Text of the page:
Make The Most Out Of Your Data: A Guide To Performance Marketing Reporting


With the amount of complex reporting and analytic tools in the digital marketing space reporting is becoming more and more inaccessible. With this in mind i’ve created a guide exploring the array of reporting tools, and how you might combine them to make the most out of your data.

Classifying reporting tools

When learning about different reporting tools, I think often the largest hurdle is knowing which tools you should use and where. 

In the figure below I’ve categorised tools I think are essential to reporting in the digital marketing space.

I would argue comprehensive reporting encompasses:

  1. In platform tools encompass those used directly in ad manager platforms
  2. Analytical tools include those that track website behaviour
  3. External reporting tools include tools you may use in addition to the above to give a topline view of performance.

Here’s examples of cases for each

CategoryReporting toolsUse
In Platform toolsGoogle Ads Reports & DashboardsMeta Reports LinkedIn ReportsReddit ReportsTik Tok ReportsShould use to monitor account performance, and consult before making account changes
AnalyticsGoogle Analytics (GA4)Adobe Analytics 
Use as a ‘source of truth’ to monitor how platforms are performing in tandem.
Use to expand insights and monitor how platforms/ campaigns affect engagement behaviour onsite 
External ReportingLooker, Tableau, Domo, DatoramaMainly used for cross-platform reporting. 
Can also be used to simplify & share data with wider teams.

To make these categories more tangible we’ll go onto explore an example for each detailing how you might use each tool and combine them to get more out of your data.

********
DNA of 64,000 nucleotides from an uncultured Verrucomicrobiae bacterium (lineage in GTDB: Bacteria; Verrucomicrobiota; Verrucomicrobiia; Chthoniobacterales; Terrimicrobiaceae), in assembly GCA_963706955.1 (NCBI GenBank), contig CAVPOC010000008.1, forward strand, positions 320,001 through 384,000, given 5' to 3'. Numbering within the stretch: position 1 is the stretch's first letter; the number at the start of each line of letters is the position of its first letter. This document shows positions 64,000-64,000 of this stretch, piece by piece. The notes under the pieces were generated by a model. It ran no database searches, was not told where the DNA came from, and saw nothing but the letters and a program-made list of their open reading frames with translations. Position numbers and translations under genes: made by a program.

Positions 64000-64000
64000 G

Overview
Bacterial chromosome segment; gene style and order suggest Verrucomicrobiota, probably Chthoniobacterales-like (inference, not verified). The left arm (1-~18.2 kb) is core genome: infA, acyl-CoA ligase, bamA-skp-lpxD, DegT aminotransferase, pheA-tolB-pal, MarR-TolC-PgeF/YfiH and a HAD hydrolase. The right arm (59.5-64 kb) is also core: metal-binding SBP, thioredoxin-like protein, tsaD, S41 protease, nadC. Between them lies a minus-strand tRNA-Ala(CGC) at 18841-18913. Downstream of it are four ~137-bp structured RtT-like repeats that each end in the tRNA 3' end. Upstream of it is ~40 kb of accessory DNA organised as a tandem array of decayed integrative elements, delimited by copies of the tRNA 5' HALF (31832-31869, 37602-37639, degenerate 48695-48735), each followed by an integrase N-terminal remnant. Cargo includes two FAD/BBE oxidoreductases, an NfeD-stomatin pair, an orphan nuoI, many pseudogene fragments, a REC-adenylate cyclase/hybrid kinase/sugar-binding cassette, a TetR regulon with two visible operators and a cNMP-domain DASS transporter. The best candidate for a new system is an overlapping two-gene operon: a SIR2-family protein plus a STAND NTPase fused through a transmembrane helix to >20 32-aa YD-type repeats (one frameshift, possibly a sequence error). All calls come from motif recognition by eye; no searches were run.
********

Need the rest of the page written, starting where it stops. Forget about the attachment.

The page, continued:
1. Exploring In-platform tools and their limits

Example 1: Google Ads: Reports & Dashboards

Google Reports and Dashboards are a great way to quickly organize your data and visualise what’s going on in your account. With simpler account set ups, Google’s own reporting features are often all you need to monitor performance.

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Here, you can use pre-set reports, or create and save your own. When creating your own reports, Google provides a range of graph types and metrics to play with!

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You can also insert saved reports into a dashboard and view data important to you regularly, either with a preset schedule (emails prompting you and/or collaborators to review the dashboard) or within the ads interface.

So why combine with another platform? 

Although Google Ads reporting features can be great, there are limitations that other tools can help mitigate. these include: 

  1. Not being able to plot certain metrics against one another
    • If you had multiple conversion actions and wanted to view a metric like cost/conversion for each one, Google wouldn’t allow you to. Here you’d have to rely on manual formulas in excel, or use an external reporting tool (more on this later 😊)
  2. There’s room for attribution errors / limited accuracy
    • Google is selfish and likes to attribute more than is owed. For example, if a user came across an Instagram advert and later went to Google your brand and purchase something, Google would take all the glory. This means conversion numbers can be inflated, particularly if you are advertising across platforms. Here using analytics can help bridge the gap.
  3. You can’t combine data with internal systems / platforms outside of Google 
    • When you have accounts across platforms, a centralised reporting system is best to gain a quick snapshot of overall performance. 
  4. Viewing comparison metrics by campaign / ads is less intuitive
    • Perhaps this is a personal preference, but why sift through a table for percent change when other applications lay it out for you!

These limits apply to a majority of ad platforms (including Meta and Tiktok). Infact some limits such as reporting abilities / data accuracy become more limited as we move to other platforms. 

2. Analytics: Combining onsite learnings with marketing

GA4: Google Analytics 4

Google analytics is an analytical and reporting software that allows you to accurately map data from marketing platforms all the way through to user journeys onsite. 

Essentially, it’s a referee in the game of marketing. Unlike in-platform reporting tools that take all the credit for each conversion, Google analytics give a relatively fair conversion value to each platform.